Shipments were 19.1 million metric tons in the three months to Dec. 31, compared with 14.4 million tons a year earlier, the Perth-based company said today in a statement. Fortescue missed a median forecast of 19.5 million tons from four analysts surveyed by Bloomberg.
Fortescue, which raised $5 billion in new loans four months ago, said last month it would restart an expansion to 155 million tons annually after prices rose, driven by demand from China. It slashed spending, sold assets and cut jobs in September after prices fell to a three-year low of $86.70 a ton.
“Fortescue expects market conditions in China will continue to stabilize in the near term,” the company said today in the statement. “Steel mills are readjusting their raw material stocks to maintain more sustainable stock levels.”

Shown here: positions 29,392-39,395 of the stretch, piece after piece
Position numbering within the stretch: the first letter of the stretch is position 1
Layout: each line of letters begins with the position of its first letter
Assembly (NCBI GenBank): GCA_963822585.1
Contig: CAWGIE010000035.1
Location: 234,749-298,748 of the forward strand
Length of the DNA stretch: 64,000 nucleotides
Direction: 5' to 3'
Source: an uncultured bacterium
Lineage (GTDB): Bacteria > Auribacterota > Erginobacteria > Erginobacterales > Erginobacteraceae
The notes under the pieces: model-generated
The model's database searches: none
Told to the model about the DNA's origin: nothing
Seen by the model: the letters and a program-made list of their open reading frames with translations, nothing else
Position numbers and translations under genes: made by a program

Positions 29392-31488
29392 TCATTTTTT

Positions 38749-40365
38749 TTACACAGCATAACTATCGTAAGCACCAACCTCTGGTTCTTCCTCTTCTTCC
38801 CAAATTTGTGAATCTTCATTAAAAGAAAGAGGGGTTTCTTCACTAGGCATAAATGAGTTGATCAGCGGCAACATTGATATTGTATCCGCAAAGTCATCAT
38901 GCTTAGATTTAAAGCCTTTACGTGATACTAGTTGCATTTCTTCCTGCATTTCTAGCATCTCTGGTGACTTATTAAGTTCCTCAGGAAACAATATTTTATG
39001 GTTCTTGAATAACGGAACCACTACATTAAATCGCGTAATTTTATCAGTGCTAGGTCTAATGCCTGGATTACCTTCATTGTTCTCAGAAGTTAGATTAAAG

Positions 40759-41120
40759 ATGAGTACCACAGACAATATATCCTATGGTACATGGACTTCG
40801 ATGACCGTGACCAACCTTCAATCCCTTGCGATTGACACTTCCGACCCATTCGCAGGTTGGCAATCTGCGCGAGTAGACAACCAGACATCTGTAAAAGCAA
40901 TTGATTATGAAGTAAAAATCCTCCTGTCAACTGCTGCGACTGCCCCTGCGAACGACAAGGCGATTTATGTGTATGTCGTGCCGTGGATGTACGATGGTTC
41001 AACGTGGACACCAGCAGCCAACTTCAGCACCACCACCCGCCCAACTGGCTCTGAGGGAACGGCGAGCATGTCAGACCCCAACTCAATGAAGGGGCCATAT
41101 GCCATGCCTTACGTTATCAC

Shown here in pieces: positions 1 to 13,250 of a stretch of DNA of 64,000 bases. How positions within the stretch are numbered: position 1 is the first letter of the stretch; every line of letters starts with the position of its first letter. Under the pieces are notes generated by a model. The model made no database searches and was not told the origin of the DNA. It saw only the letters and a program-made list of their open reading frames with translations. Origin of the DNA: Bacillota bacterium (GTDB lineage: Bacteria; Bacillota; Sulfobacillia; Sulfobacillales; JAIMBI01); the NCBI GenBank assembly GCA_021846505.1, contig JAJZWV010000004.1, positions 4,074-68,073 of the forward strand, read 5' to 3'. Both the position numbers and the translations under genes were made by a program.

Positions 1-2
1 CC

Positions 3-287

The shares were trading 0.5 percent lower at A$4.635 at 12:42 p.m. in Sydney trading, while the benchmark index gained 0.1 percent. Iron ore traded at $145.90 a ton on Jan. 22.
Iron ore prices have rebounded after China, the biggest buyer, announced stimulus spending on bridges, roads and subways.
Growth in China is forecast to accelerate to grow 8.1 percent this year, up from 7.9 percent during 2012, according to data compiled by Bloomberg. The recovery has extended to manufacturing activity, which has expanded for three consecutive months, the Purchasing Managers’ Index shows.
The company had cash on hand of $2 billion as of Dec. 31, it said in today’s statement.
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